Estimating whether a job should be printed digitally or produced with screen printing involves more considerations than cost alone. Mandel explores other factors to keep in mind when recommending production methods and setting prices.
By Rick Mandel
Quotes for screen printing tend to be itemized in great detail—prepress, screen making, make ready, and printing. In digital, the costs of prepress and make ready are usually absorbed into the printing costs. Cost per square foot is gospel in digital, but this model has ruined our market. I know we can blame some segment of the graphics industry that introduced that hideous box that our clients throw us all into for quick comparison. Square footage will always stay the same. It's the prepress/setup costs that actually are added. So, what is the setup cost? Is it the same for every job? That box feels oh so confining.
Timing Timing can be a substantial influence in our decision about whether to screen print a job or produce it digitally. The number of versions, type and number of proofs required, prepress and press-setup concerns, and the final due date are all important considerations. Knowing the time requirements of the job when we sit down to estimate the price not only helps us determine which imaging method is better suited, but also allows us to explore other ways of adding value to the project.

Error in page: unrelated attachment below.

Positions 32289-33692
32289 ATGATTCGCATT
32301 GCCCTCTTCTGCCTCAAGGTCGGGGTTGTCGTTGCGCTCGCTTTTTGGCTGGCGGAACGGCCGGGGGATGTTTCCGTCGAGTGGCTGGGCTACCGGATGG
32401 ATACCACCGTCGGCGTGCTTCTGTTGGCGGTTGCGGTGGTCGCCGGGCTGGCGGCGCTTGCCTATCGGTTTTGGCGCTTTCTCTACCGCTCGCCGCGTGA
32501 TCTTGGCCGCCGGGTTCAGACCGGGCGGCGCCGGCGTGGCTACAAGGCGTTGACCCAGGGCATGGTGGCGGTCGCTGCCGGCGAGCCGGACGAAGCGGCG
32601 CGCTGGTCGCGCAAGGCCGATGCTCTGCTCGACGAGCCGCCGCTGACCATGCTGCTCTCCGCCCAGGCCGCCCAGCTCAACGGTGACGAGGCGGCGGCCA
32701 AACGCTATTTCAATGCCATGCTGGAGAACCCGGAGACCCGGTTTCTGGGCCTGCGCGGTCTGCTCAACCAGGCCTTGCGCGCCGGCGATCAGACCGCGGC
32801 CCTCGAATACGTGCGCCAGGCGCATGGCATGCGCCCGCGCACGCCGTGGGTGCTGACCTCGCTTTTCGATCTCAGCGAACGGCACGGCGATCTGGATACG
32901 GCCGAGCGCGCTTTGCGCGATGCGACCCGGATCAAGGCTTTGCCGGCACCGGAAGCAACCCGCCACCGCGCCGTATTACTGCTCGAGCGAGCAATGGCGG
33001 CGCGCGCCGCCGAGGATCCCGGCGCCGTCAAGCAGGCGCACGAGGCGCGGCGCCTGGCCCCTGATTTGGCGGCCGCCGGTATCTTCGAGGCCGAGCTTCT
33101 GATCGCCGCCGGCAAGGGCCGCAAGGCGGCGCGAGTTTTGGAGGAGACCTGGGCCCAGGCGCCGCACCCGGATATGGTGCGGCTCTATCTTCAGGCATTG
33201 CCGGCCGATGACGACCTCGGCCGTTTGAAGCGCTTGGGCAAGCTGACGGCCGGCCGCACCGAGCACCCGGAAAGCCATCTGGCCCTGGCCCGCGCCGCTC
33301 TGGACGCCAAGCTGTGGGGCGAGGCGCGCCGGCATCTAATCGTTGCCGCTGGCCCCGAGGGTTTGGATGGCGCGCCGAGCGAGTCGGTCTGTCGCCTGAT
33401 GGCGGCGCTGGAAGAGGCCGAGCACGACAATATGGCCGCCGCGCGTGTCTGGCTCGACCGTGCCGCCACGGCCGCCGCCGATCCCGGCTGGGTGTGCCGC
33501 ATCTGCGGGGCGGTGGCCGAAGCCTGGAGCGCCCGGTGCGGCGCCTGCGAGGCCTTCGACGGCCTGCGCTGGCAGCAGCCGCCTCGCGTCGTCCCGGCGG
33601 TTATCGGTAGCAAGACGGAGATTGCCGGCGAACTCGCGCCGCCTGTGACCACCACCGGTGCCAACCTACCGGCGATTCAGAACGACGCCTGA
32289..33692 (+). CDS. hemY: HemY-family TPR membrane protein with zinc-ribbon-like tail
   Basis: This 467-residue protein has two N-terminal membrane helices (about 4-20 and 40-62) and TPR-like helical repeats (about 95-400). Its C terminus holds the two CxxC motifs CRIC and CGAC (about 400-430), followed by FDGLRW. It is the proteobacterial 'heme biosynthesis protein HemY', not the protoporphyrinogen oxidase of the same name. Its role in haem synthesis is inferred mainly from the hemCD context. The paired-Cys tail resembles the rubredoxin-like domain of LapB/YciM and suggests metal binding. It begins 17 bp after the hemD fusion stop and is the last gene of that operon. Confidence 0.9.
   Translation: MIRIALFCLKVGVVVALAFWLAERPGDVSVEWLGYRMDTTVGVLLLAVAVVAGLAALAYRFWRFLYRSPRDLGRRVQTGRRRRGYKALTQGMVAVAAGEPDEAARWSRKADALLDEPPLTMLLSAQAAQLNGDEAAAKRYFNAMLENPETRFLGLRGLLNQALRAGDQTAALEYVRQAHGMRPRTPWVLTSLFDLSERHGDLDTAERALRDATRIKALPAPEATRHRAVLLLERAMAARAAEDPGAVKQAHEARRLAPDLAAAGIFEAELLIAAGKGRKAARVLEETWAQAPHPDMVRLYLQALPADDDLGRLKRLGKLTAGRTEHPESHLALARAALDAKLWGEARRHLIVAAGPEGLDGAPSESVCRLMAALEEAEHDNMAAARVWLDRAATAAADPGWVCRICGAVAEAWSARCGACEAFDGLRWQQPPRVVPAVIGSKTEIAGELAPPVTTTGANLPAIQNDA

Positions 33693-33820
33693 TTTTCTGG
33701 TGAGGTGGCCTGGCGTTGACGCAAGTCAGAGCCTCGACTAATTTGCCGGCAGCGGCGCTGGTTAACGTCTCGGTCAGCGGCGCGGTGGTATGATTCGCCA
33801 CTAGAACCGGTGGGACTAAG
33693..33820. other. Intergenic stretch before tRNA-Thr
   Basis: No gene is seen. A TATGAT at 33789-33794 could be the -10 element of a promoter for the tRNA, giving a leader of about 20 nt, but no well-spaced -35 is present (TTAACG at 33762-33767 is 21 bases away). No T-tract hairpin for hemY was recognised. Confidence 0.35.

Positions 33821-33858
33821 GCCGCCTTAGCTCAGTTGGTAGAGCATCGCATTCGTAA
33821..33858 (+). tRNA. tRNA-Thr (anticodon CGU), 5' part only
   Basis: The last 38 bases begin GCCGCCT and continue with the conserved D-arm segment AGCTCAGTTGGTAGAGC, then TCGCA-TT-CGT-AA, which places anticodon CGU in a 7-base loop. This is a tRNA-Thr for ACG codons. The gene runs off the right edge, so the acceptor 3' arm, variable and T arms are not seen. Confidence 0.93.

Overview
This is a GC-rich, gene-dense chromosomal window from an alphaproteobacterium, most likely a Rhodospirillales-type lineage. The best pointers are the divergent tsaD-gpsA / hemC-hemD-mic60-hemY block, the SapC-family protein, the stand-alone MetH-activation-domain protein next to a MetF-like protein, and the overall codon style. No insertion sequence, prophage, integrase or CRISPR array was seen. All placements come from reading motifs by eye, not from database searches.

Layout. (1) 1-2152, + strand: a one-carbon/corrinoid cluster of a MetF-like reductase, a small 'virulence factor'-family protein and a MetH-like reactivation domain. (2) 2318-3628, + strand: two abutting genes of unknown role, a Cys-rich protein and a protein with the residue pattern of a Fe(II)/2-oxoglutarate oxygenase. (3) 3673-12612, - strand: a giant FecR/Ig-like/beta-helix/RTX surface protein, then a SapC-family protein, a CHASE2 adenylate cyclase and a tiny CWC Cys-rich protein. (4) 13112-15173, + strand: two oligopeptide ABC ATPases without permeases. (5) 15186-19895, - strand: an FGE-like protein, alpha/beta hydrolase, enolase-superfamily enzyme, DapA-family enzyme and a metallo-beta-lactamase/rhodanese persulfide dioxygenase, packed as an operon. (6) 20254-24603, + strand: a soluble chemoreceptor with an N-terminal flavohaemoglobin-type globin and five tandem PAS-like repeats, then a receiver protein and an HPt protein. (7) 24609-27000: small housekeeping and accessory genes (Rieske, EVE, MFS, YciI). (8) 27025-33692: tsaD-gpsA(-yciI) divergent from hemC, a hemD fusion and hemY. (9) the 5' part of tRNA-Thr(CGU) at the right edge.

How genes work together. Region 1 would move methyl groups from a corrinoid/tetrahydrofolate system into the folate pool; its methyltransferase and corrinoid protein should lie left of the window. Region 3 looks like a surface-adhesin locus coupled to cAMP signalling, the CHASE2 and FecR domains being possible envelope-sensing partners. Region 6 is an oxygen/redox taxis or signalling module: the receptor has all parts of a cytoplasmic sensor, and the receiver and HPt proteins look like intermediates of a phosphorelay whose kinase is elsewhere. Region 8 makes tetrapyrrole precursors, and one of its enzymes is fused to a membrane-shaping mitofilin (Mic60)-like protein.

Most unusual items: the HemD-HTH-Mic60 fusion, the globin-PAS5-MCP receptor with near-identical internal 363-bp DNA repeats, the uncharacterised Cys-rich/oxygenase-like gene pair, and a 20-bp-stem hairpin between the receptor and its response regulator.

How some shops decide
I recently polled four types of screen printers who also have digital-imaging capabilities to see how they decide which technology to use. My survey was certainly unscientific, but all four shops have high-end digital and screen equipment.
The fleet-graphics printer quotes all four-color jobs as digital. Screen printing becomes an option only when the number of trucks jumps. He believes that process-color screen printing is more technically demanding and must be practiced daily in order to achieve the best results. Because most full-color fleet jobs don't have the quantities to justify screen printing, he finds it more sensible to use digital imaging for all fleet work.
He mentioned two concepts that back up his reasoning: panel matching and generation of press proofs. Both require a degree of accuracy and repeatability that can be achieved much more easily with digital printing.
The P-O-P printer I contacted uses digital imaging to service clients' short runs and customized jobs. This printer won't even look at her screen-printing equipment when run sizes are fewer than 200 large sheets. She doesn't want to tie up her inline presses for small quantities.
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